So the first step in battling insomnia is to try and identify what is stopping you from going to sleep at night. Introducing good sleep hygiene habits, such as going to sleep at the same time every night and avoiding stimulants late at night, is a also a wise step.

But if you’ve cut out the caffeine, haven’t been sat in bed working on your laptop and cant identify any psychological reason why you are still awake, it might be worth listening to some music a try.

How can music help me sleep?

To get to sleep, your mind and body has to be able to relax. If your mind is too active, worrying about things or being distracted, then it wont be able to go through the stages of relaxation needed to drift off to sleep.

There are a number of reasons why music can help you get to sleep at night:

1. Helps your body to relax

Along with your mind, your body has to be able to relax in order to get to sleep. This means your heart has to be able to beat at a slow, steady pace so that your muscles and body can relax.

Music can help if it is slow and matches the rhythm of a calm heart because it can subconsciously slow your breathing so that you reach a semi-meditative state and your muscles stop being tense and relax.

 2. Calms down an overactive mind

Have you ever noticed how your thoughts seem to become abstract and random just as your drifting off to sleep? This is your mind becoming relaxed. It stops focusing on the here and now, but instead delves into the chaos of the subconscious mind. To help your mind get there, it needs to be able to relax.

Adopting the practices used by meditators to relax their mind and body can be an effective way of overcoming insomnia.  Soft, relaxing music can enable you to calm the mind and to think in a less ‘present’ active state.

3. Blanket out background noise

If you live in a busy street, with noisy flatmates or family members watching the TV until late at night, background noise can be a real problem. Music can be helpful in providing a blanket of soft noise to replace the background sounds that might be keeping you awake.

Another option is to listen to ‘white noise’ that provides a continuous stream of sound. This can mask distracting background noise that’s disturbing you.

What sort of music can help me sleep?

Some of the music that helps people get to sleep includes Coldplay, Loreena McKennitt or even some downbeat ‘Dream’ trance music.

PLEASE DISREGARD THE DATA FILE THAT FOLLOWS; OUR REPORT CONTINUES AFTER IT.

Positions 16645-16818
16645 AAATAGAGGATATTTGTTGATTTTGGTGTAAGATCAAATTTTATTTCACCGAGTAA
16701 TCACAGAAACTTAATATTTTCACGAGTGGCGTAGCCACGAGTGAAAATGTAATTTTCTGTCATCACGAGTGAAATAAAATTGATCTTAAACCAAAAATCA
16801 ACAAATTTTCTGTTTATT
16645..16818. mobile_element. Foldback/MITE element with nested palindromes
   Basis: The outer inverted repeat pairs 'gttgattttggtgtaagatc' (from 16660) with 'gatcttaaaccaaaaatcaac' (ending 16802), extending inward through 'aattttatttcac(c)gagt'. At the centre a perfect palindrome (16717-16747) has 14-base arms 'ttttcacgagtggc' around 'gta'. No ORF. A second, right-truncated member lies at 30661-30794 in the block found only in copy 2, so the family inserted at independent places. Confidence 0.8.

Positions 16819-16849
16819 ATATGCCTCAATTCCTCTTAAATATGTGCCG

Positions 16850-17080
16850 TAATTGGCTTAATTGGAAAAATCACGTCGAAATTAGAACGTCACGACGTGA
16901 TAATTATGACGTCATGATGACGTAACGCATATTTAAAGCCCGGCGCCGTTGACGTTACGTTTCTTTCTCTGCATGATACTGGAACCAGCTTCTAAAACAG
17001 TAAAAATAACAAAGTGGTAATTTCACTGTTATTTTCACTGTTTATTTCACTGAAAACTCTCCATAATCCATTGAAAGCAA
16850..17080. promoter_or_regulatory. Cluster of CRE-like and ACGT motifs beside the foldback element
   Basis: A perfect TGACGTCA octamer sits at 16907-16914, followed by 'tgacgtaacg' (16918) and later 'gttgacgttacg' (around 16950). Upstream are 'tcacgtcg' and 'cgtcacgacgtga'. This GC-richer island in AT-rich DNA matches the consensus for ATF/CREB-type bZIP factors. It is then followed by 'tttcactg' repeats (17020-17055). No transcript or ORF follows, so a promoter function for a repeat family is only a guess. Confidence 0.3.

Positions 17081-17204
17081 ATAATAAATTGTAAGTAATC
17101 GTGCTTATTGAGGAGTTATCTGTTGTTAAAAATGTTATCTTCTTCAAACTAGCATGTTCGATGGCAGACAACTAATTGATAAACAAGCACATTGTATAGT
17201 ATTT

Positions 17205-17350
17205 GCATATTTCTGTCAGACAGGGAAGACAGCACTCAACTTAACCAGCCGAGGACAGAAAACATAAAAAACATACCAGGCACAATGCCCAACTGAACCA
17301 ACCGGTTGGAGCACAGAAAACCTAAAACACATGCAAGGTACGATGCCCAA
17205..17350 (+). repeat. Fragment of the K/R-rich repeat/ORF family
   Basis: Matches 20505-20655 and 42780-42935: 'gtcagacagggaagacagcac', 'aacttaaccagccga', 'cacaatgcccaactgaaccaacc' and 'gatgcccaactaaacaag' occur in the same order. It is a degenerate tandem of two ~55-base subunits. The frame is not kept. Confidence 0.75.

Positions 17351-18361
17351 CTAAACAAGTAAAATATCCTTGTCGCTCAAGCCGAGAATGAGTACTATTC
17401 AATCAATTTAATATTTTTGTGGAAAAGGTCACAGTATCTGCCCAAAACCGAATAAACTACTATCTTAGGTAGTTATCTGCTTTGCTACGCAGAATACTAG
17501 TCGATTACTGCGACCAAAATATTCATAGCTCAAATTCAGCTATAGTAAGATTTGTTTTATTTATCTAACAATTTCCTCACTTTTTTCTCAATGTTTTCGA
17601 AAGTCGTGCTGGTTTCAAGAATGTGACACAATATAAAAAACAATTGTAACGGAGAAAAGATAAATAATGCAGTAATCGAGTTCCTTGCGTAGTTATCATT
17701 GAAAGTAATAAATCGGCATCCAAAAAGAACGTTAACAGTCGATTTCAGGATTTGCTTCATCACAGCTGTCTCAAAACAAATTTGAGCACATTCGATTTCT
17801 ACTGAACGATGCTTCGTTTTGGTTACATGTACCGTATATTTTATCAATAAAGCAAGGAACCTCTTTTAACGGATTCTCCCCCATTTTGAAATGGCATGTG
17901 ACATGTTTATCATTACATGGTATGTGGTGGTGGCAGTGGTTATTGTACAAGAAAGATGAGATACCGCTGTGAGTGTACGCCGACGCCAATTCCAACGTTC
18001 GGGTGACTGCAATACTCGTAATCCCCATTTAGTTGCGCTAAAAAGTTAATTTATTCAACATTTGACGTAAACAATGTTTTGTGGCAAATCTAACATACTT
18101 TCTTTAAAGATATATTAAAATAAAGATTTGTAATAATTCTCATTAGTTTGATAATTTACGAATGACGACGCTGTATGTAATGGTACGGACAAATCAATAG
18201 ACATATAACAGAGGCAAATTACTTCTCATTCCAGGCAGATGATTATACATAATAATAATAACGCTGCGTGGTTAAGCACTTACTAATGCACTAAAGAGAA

The best advice is to try calm instrumental music without any vocals. If there’s a singer in the song then it can distract your mind and stop it from relaxing. This could be because your brain has to subconsciously make sense of  the words.

Soft, soothing music without vocals is probably the best for helping your mind and body to relax. You could try listening to panpipes, something ambient (like the sound of crashing waves or rainfall) or maybe even classical music.

A study by the University of Toronto  found that music with slow rhythmic patterns created a meditative mood and slower brainwaves. It also found that classical music with this pattern helped people to get to sleep faster and for longer.

So if you’re wondering ‘what music can help me sleep? try some Bach or Beethoven to see if the scientists are right and that calming classical is great for sleep.

Originally posted 2012-12-05 21:33:00. Republished by Blog Post Promoter

Can Brainwaves Entrainment Help Me Get to Sleep?

brainwaves entrainment

Every night, millions of people all over the world find themselves lying awake desperate for that miracle cure that can help to relax their mind so they can drift off to sleep naturally and healthily.

There are all sorts of bold claims made about light boxes, sleep clocks and hypnosis tapes that can help you get to sleep. It’s always wise to be cynical. But when the claims can be backed up by scientific research it’s worth checking out whether they might be the insomnia cure you’ve been looking for.

One of the latest treatments getting a lot of insomniacs excited (or ideally, more relaxed) is the phenomena of brainwaves entrainment and how it can help you to get to sleep.

What is brainwaves entrainment?

Our brainwaves fluctuate at different frequencies depending on the activity they are engaged in. During the daytime, when we are awake, they are typically between 12 and 30 Hertz, known as the Beta frequency. But when we are asleep the frequency slows dramatically to between 0.1 and 4 hertz, known as the Delta frequency.

In order to get to sleep, our brainwaves have to reduce from Beta to Delta. Normally this happens naturally, as our bodies and mind relax, our breathing slows and our minds drift off to the land of nod. But when you are feeling stress, depressed or anxious, you can find it difficult to relax enough mentally for your brainwaves to slow so you can get to sleep.